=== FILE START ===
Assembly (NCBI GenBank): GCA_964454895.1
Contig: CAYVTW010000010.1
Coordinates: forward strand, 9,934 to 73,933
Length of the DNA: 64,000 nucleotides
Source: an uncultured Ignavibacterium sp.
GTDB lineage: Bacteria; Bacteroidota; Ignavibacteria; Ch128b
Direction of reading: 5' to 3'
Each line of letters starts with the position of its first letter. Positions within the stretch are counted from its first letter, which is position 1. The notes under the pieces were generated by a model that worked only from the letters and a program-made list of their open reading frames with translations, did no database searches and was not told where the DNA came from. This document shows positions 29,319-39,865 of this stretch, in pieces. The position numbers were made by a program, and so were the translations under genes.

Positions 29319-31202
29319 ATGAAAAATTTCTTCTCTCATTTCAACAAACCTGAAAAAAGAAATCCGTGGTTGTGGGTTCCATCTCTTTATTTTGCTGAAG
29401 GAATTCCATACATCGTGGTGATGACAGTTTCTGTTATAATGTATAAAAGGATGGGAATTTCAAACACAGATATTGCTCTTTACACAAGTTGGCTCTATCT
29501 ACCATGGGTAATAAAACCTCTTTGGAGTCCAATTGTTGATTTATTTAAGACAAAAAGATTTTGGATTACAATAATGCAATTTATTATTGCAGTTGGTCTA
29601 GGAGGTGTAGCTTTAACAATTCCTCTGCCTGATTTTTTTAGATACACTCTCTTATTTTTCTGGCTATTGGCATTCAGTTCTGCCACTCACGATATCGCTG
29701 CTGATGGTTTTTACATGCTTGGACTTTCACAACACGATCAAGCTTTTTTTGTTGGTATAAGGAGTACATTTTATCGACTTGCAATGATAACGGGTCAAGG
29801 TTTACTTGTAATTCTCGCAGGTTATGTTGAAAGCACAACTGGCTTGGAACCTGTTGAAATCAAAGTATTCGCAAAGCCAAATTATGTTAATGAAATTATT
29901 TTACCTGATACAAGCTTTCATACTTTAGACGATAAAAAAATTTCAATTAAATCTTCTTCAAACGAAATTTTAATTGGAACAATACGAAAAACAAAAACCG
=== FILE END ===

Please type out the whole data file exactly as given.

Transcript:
Assembly (NCBI GenBank): GCA_964454895.1
Contig: CAYVTW010000010.1
Coordinates: forward strand, 9,934 to 73,933
Length of the DNA: 64,000 nucleotides
Source: an uncultured Ignavibacterium sp.
GTDB lineage: Bacteria; Bacteroidota; Ignavibacteria; Ch128b
Direction of reading: 5' to 3'
Each line of letters starts with the position of its first letter. Positions within the stretch are counted from its first letter, which is position 1. The notes under the pieces were generated by a model that worked only from the letters and a program-made list of their open reading frames with translations, did no database searches and was not told where the DNA came from. This document shows positions 29,319-39,865 of this stretch, in pieces. The position numbers were made by a program, and so were the translations under genes.

Positions 29319-31202
29319 ATGAAAAATTTCTTCTCTCATTTCAACAAACCTGAAAAAAGAAATCCGTGGTTGTGGGTTCCATCTCTTTATTTTGCTGAAG
29401 GAATTCCATACATCGTGGTGATGACAGTTTCTGTTATAATGTATAAAAGGATGGGAATTTCAAACACAGATATTGCTCTTTACACAAGTTGGCTCTATCT
29501 ACCATGGGTAATAAAACCTCTTTGGAGTCCAATTGTTGATTTATTTAAGACAAAAAGATTTTGGATTACAATAATGCAATTTATTATTGCAGTTGGTCTA
29601 GGAGGTGTAGCTTTAACAATTCCTCTGCCTGATTTTTTTAGATACACTCTCTTATTTTTCTGGCTATTGGCATTCAGTTCTGCCACTCACGATATCGCTG
29701 CTGATGGTTTTTACATGCTTGGACTTTCACAACACGATCAAGCTTTTTTTGTTGGTATAAGGAGTACATTTTATCGACTTGCAATGATAACGGGTCAAGG
29801 TTTACTTGTAATTCTCGCAGGTTATGTTGAAAGCACAACTGGCTTGGAACCTGTTGAAATCAAAGTATTCGCAAAGCCAAATTATGTTAATGAAATTATT
29901 TTACCTGATACAAGCTTTCATACTTTAGACGATAAAAAAATTTCAATTAAATCTTCTTCAAACGAAATTTTAATTGGAACAATACGAAAAACAAAAACCG